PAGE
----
GRAND PRAIRIE, Texas - State lawmakers are looking at a bill that would require Texas public schools to provide education on domestic and dating violence.
The bill is named after Christine Blubaugh of Grand Prairie, who was murdered by her ex-boyfriend in 2000.
Christine’s family and Grand Prairie police testified in favor of the bill Tuesday morning before the Texas Senate education committee.
Those behind the bill say it would only require about four to eight hours of education over the course of several years in school, but it could make a big impact and possibly save lives.
For 16 years, twins Dawn and Christine Blubaugh did almost everything together.
"It’s really hard because she’s missing out on all that, and it wasn’t fair. Her life was taken," Dawn said about her twin sister.
In March of 2000, just weeks before her seventeenth birthday, Christine was murdered in a field in south Grand Prairie by her ex-boyfriend, who then committed suicide.
Friends and family later pieced together warning signs they didn’t recognize at the time.
"One of my friends knew he had punched her and they didn’t say anything either, but those were just signs we didn’t know we needed to take it forward because we didn’t have that education of taking it to an adult and talking to someone," Dawn said.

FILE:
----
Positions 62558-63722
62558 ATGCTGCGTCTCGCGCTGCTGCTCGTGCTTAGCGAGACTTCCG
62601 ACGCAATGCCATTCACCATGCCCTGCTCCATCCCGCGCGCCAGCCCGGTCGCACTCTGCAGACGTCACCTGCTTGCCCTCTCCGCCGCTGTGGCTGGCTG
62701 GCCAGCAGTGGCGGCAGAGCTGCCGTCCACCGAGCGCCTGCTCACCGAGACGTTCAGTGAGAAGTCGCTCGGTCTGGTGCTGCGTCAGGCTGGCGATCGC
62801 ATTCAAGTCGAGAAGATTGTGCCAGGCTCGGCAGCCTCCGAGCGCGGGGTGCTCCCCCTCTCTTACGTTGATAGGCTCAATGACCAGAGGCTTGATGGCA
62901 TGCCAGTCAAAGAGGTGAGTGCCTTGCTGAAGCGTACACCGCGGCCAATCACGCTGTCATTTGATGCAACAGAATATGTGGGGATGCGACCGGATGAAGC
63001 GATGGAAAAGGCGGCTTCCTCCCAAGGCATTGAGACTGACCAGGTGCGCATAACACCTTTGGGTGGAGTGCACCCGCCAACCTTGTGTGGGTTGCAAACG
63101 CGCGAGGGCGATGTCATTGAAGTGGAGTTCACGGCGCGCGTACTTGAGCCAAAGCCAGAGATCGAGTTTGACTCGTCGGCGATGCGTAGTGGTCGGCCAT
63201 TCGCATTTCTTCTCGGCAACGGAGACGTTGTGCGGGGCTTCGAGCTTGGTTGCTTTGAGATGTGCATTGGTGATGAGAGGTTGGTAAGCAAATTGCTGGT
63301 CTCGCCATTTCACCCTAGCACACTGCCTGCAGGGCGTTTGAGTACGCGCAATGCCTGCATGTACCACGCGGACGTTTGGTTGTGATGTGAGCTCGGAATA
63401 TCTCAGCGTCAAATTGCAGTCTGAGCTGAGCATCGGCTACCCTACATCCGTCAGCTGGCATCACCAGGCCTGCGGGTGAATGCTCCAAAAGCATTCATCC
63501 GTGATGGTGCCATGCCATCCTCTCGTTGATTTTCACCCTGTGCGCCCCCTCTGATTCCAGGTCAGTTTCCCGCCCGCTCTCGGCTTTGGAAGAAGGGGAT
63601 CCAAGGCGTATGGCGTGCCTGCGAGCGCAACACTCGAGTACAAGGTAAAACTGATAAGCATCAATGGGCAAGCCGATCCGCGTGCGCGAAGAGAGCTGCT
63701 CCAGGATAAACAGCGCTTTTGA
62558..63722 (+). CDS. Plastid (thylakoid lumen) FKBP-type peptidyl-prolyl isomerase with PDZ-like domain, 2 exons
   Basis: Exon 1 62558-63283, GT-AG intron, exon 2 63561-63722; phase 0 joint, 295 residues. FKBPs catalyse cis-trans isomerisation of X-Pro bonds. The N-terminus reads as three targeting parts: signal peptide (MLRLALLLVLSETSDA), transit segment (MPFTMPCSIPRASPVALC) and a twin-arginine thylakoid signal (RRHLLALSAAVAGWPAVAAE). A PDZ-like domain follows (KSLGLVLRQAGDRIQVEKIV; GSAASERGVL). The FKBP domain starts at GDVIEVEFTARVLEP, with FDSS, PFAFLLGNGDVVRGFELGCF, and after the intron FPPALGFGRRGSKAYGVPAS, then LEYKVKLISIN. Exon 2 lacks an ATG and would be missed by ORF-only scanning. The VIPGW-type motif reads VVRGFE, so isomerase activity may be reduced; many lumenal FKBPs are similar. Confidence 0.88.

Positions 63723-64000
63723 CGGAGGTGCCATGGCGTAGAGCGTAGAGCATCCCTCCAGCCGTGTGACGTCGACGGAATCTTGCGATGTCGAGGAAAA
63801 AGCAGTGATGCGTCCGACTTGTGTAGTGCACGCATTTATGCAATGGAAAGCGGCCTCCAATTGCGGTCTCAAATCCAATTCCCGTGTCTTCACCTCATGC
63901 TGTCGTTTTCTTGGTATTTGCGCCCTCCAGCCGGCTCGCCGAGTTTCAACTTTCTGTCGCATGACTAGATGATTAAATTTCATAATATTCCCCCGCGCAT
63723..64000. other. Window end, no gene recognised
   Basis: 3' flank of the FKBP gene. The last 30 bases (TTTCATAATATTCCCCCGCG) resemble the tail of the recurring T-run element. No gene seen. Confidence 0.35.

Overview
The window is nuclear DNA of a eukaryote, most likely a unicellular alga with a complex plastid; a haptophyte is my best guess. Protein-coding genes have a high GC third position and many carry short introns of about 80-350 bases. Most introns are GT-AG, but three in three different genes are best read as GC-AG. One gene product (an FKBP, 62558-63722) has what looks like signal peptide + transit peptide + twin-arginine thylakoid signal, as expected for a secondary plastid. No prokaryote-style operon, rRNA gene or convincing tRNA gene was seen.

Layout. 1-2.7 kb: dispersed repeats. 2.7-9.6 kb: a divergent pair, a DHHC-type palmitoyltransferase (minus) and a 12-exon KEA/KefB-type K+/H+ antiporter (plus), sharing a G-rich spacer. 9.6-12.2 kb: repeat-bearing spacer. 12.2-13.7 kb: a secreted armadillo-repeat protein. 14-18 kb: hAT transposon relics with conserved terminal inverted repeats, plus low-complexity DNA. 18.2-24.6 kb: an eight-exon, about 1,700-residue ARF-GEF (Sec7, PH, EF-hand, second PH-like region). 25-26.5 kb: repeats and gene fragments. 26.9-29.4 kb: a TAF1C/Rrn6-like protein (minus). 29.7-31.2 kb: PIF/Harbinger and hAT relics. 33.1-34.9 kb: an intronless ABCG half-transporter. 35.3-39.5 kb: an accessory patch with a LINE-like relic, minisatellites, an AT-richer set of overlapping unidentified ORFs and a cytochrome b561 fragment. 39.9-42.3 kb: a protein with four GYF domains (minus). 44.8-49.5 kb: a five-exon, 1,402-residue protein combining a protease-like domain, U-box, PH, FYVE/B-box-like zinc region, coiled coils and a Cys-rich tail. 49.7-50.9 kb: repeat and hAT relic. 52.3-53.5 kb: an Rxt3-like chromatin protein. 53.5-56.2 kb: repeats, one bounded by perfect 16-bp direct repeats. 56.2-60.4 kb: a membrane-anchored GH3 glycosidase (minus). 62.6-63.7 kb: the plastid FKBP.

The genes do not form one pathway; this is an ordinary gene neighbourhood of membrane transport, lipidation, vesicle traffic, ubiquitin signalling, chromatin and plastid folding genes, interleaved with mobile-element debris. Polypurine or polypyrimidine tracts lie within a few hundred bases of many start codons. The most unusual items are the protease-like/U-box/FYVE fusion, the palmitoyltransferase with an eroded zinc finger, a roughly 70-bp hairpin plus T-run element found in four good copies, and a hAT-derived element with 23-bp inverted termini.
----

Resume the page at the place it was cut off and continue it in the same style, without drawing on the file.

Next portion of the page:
Christine’s family hopes Senate Bill 1109 could change that by requiring Texas public schools to provide age-appropriate education on topics that include dating and domestic violence.
"To really arm our kids with the resources they need to be able to recognize they’re in a violent relationship and to be able to know where to reach out for help," said Grand Prairie Asst. Police Chief Ronnie Morris.
The bill was written by Morris, who was working the night Christine died.
"The time is now," he said. "If it doesn’t pass now, we have to wait another two years for the next legislative session before this can even be brought up again."
Tuesday morning, Christine’s family testified at the Texas Senate committee on education.
"It’s too late for my daughter, but it’s not too late to save other kids and other families from the hell we’ve been living through," said Debra Blubaugh, Christine’s mother.
The bill, filed by State Senator Royce West (D-Dallas), does have some opposition from those concerned about costs or additional burdens on the education system.
"For those that are in opposition, come up with a solution," he said. "Don’t just say that you’re in opposition."
Supporters say victim advocacy groups and education programs already in place can support the curriculum.
"It could save so many lives. It’s very important, and that’s all I want is her legacy to go on," Dawn said. "And if it saves one life, it’s doing what it’s supposed to."
The bill passed unanimously in the Senate’s education committee Tuesday morning and will now go to the full Senate floor for consideration.